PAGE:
ARTICLE | doi:10.20944/preprints202310.1454.v1
Subject: Biology And Life Sciences, Immunology And Microbiology Keywords: Klebsiella pneumoniae, whole genome sequences (WGS), antimicrobial resistance (AMR), multidrug resistance (MDR), colistin resistance
Online: 23 October 2023 (13:26:48 CEST)
Multidrug resistance (MDR) among gram-negative bacteria is a global public health threat because it has exhausted all standard therapeutic options. This has necessitated clinicians to reconsider colistin, an “old sort” antibiotic which was deemed toxic for clinical use. Unfortunately, swift resistance towards colistin by K. pneumoniae has been reported in different parts of the world. The study aimed at investigating the genetic determinants of colistin resistance in K. pneumoniae isolated from patients admitted in a tertiary care hospital in Kampala, Uganda. 31 archived multidrug resistant K. pneumoniae isolates obtained from rectal swabs of patients admitted to the Mulago Hospital ICU were retrieved. From this collection, we selected 7 colistin resistant K. pneumoniae isolates for whole genome sequencing and molecular profile analysis. In silico sequence data analyses were performed using established web-based bioinformatics tools. The sequence analysis of the genes involved in colistin resistance revealed several non-synonymous mutations in nucleotide sequences of pmrA, pmrB, phoP, phoQ and mgrB genes. Insertion transposase genes for the insertion sequences IS1 and IS5 which are highly implicated in colistin resistance via modification or inactivation of mgrB gene were identified in all isolates and were located in the chromosomal DNA at different genomic positions. No plasmid-borne mcr genes were detected. More so, the strains harbored numerous multidrug resistant genes. This study underscores the need of genomic surveillance of K. pneumoniae strains to limit further spread of colistin resistance genes to avert the potential risk of pandrug resistance. And high throughput sequencing is imperative.
ARTICLE | doi:10.20944/preprints202305.1050.v1
Subject: Public Health And Healthcare, Public Health And Health Services Keywords: Kyrgyz Republic; TB presumptive; failure; operational research; SORT IT; key population; private sector
Online: 15 May 2023 (14:09:10 CEST)
Until 2021, in the Kyrgyz Republic, tuberculosis(TB) was diagnosed and treated only in the public sector. With funding support of the STOP-TB partnership, the private providers in four regions of the country and Bishkek city were mapped, trained and incentivized to screen for, identify presumptive TB patients, and refer them to the public facilities for diagnosis and treatment. In this study, we describe the cascade of care of such patients. This was a cohort study involving secondary analysis of routine data. Of 79,352 patients screened during February 2021-March 2022, 2,511(3%) had presumptive TB, of whom, 903(36%) were not tested for TB [pre-diagnostic loss-to-follow-up]. A total of 323(13%) patients were diagnosed as TB, of whom, 42(13%) were not started on treatment [pre-treatment loss-to-follow-up]. Among 257 patients eligible for outcome assessment, 197(77%) had treatment success, 29(11%) were lost-to-follow-up, 13(5%) died, 4(2%) had treatment failure and 14(5%) were not evaluated. While this donor-funded, pioneering initiative was successful in engaging the private sector, we recommend the national TB programme to scale-up the initiative nationally with dedicated budgets, activities and plans to monitor the progress. Qualitative research is urgently needed to understand the reasons for the gaps in the care cascade.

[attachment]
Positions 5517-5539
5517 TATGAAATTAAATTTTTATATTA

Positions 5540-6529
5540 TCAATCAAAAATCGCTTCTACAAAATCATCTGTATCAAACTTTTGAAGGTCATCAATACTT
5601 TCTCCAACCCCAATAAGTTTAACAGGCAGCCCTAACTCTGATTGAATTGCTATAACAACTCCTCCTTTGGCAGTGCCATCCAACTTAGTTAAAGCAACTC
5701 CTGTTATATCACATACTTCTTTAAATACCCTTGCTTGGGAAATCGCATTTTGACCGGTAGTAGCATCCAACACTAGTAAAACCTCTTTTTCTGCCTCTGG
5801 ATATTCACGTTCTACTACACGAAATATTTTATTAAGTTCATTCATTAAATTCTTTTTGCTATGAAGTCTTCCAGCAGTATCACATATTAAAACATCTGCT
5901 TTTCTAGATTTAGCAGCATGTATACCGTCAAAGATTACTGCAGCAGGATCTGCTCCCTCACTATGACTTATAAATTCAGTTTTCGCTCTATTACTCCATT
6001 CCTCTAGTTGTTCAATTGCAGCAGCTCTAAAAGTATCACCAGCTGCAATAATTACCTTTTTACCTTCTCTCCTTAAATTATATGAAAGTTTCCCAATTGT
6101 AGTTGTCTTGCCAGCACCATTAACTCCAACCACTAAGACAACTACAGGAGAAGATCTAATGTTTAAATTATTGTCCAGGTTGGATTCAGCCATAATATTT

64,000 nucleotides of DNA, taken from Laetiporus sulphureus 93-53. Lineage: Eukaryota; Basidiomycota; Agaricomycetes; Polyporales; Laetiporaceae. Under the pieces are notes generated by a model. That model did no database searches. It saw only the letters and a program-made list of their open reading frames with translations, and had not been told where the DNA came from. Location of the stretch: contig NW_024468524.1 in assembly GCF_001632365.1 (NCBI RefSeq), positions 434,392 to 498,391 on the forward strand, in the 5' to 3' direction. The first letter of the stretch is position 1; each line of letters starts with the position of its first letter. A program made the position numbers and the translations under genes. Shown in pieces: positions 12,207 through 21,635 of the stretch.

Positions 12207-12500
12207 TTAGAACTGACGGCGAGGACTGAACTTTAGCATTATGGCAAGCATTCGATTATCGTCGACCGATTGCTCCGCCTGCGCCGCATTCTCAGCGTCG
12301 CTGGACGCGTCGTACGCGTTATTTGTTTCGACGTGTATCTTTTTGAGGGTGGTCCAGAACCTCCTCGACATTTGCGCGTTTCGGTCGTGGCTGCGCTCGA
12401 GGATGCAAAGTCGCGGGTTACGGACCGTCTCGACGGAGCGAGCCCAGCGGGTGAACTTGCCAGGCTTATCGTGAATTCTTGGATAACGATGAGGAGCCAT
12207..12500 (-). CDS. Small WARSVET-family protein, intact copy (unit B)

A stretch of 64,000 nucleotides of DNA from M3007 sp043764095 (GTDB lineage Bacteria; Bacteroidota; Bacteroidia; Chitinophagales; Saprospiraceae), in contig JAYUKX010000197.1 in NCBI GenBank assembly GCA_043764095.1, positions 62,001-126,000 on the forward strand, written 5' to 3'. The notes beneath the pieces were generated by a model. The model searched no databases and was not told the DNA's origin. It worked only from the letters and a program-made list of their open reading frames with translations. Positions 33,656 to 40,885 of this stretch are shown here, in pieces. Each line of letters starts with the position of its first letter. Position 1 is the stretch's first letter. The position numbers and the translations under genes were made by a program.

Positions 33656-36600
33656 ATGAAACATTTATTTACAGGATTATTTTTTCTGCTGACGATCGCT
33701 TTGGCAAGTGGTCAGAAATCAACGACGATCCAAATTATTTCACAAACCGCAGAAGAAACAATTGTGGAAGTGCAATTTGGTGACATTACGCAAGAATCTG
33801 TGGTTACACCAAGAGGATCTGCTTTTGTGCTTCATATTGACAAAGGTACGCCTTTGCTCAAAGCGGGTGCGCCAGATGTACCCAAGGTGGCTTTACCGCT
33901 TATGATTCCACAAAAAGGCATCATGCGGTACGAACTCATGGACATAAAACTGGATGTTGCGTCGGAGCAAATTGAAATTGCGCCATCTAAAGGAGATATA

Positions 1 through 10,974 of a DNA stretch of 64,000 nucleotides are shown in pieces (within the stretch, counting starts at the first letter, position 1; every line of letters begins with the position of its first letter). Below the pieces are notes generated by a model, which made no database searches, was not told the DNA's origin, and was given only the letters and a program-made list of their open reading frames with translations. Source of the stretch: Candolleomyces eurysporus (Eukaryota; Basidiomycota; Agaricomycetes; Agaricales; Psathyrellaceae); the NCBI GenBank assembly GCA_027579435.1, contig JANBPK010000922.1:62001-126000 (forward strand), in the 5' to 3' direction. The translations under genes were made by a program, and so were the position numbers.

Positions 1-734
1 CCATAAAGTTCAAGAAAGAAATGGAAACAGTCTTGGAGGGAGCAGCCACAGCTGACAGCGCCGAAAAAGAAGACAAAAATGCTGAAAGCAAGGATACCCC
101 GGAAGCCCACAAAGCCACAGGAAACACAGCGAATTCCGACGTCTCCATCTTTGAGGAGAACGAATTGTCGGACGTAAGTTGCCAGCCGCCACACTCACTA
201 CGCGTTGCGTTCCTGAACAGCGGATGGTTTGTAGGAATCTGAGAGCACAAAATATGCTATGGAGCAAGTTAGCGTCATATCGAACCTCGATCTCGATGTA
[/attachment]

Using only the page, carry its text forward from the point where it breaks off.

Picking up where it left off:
ARTICLE | doi:10.20944/preprints202211.0401.v1
Subject: Medicine And Pharmacology, Immunology And Allergy Keywords: TB-HIV integration; Challenges and barriers; Patients; O.R Tambo District; Eastern Cape; South Africa
Online: 22 November 2022 (03:08:13 CET)
Abstract: Tuberculosis (TB) and human immunodeficiency virus (HIV) epidemics in South Africa have been closely related and persistent, posing a significant burden for healthcare provision. We explored the patients perspectives on challenges and barriers of scaling up TB and HIV integrated services. A descriptive cross-sectional study applying a qualitive research approach was used. Through focus group discusssions (FGDs), we interviewed 29 patients accessing TB and HIV services at the study sites which were selected at primary health care (PHC) clinics in the O.R Tambo district in Eastern Cape, South Africa. Anonymised data was analysed using both content and thematic analysis technique. Challenges and barriers identified included a lack of health education about TB and HIV; an inadequate counselling for antiretroviral drugs (ARVs) and HIV; a lack of awareness of the National TB control program; and poor quality of services provided by the health care facilities. These findings suggest that the O.R. Tambo district needs to strengthen its TB-HIV integration immediately. Keywords: TB-HIV integration; Challenges and barriers; Patients; O.R Tambo District; Eastern Cape; South Africa
ARTICLE | doi:10.20944/preprints202008.0634.v1
Subject: Medicine And Pharmacology, Veterinary Medicine Keywords: bovine TB; risk factors; disease control; animal health policy; veterinary epidemiology; evidence-based policy
Online: 28 August 2020 (11:25:31 CEST)